Right now I have Nevegal Stick-E 2.1s on both ends. Mounting the rear tire "backwards" is a must. After a rush of heavy praise for a few months, these tires recently have suffered an equally heavy rush of disparagement on this board. I have had none of the problems others have reported with torn knobs, rubber peeling off the carcass, etc. (Our conditons are not particularly hard on tires, just on riders.) Grip is excellent overall, though I agree with Tscheezy's recent comment that the "sticky" nature disappears where mossy or muddy stuff overlies a hard substrate (e.g., roots on a sloppy day). In plain mud they are fine, though not as good as the Survival Pros, which are a more special-purpose tire IMO.

    I've heard that the Panaracer Trail Raker is popular in the UK. Have you tried that one?

  6. #6
    mtbr member
    Reputation:
    Join Date
    Oct 2005
    Posts
    16
    The trail raker is popular in the UK. Its good in mud, ok on intermediate loose stuff but its no better than any other tyre on wet limestone and roots. Bonty mud X is getting some good winter feedback over on our little island too.

    Most winter tyre selection is down to the specific mud types and rock/root permutations you ride in IMO.

  7. #7
    mtbr member
    Reputation: 2trax's Avatar
    Join Date
    Apr 2006
    Posts
    29
    OK, so we have two votes for the panaracer fire mud tyres, one for conti Survival Pros, one for trail rakers, a nod towards bonty mud x's and one for a kick-ass pair of backcountry skis. I like the look of the skis.

    Are the fire muds ridable on tarmac? I've been put of the maxxis medusa by reports that it is nearly unridable on the road, and I have to ride a few miles of black top to get to the trails. Still, if I have to compromise on something, it will be the road performance.
    Last edited by 2trax; 10-17-2006 at 12:08 PM.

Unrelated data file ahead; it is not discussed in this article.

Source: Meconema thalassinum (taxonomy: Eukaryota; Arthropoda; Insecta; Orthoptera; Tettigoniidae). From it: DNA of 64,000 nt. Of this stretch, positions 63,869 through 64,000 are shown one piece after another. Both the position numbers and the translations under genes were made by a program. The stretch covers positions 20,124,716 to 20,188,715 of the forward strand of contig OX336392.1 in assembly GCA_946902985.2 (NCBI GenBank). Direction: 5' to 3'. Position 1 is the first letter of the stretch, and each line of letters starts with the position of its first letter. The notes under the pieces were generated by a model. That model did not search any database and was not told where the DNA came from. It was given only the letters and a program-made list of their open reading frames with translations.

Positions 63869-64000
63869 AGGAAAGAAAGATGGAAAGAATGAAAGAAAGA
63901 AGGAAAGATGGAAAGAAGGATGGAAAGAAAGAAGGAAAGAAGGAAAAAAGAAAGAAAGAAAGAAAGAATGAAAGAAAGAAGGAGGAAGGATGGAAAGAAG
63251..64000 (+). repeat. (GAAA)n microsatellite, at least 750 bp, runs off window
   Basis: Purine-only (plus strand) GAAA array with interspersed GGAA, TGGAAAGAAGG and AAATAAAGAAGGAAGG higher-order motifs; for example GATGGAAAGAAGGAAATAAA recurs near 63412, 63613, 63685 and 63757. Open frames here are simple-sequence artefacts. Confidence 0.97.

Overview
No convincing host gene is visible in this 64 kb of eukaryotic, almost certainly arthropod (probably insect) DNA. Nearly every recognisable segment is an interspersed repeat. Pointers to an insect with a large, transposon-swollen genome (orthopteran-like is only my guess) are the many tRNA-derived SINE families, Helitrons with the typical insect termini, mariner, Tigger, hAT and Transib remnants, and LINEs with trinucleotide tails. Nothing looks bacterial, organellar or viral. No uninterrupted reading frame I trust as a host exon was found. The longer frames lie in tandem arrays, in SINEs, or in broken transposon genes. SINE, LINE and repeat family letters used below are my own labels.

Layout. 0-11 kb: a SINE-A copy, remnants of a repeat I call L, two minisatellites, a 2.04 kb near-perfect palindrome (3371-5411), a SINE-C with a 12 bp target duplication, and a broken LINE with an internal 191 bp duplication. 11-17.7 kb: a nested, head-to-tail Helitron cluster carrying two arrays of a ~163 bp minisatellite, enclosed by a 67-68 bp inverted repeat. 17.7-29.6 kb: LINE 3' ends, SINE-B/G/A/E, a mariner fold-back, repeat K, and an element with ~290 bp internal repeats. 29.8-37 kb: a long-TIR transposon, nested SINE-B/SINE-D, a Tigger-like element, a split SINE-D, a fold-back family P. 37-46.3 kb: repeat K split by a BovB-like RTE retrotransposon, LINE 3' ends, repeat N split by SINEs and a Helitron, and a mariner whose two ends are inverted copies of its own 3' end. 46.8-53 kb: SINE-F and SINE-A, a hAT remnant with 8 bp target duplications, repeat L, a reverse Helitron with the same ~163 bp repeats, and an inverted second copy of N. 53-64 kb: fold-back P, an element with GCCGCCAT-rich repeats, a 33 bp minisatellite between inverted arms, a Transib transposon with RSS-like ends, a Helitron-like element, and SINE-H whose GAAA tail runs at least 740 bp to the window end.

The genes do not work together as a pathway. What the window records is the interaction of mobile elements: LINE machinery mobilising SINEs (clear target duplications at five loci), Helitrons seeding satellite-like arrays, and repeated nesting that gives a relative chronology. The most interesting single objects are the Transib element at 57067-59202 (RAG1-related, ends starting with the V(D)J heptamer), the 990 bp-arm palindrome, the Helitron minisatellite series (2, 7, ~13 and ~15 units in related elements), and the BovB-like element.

8. #8
    jrm
    jrm is offline
    mtbr member
    Reputation: jrm's Avatar
    Join Date
    Jan 2004
    Posts
    11,058

    2.3 kenda blue groove/nev..

    works here in nor. cal..

  9. #9
    mtbr member
    Reputation: Mr Bling's Avatar
    Join Date
    Jan 2005
    Posts
    1,578
    let's go for one more contender:

    Spesh Team control up front.
    Hell of a tire in all kinds of mud.

    gonna try the team master on the rear some time soon.
    Former Homer...Ventana convert: extreme poseur!

  10. #10
    mtbr member
    Reputation: 2trax's Avatar
    Join Date
    Apr 2006
    Posts
    29
    That spesh tc certainly looks like it has big knobs

  11. #11
    mtbr member
    Reputation:
    Join Date
    May 2006
    Posts
    39

    Medusa vs. other models

    I think of the Medusa as more of a thick muck tire than just regular wet conditions. It will get through stuff that nothing else will, but it is strickly for those conditions. The lugs are tall and designed for one purpose.

    If you prefer the larger volume, I would reccomend the ADvantage. The 2.1 is pretty beefy compared to other Maxxis models of the same size. The tread pattern works well in most conditions, and it rolls faster than it looks like it would. Also available in a 2.4.

    The Ignitor works well in the wet also. The 2.35 isn't huge and there is a 2.1. A well-rounded tire that works well on the wet roots. The pentagonal tread will hook up to a wide variety of obstacles.

Members who have read this thread: 0

Posting Permissions

  • You may not post new threads
  • You may not post replies
  • You may not post attachments
  • You may not edit your posts
  •  

THE SITE

ABOUT MTBR

VISIT US AT

© Copyright 2019 VerticalScope Inc. All rights reserved.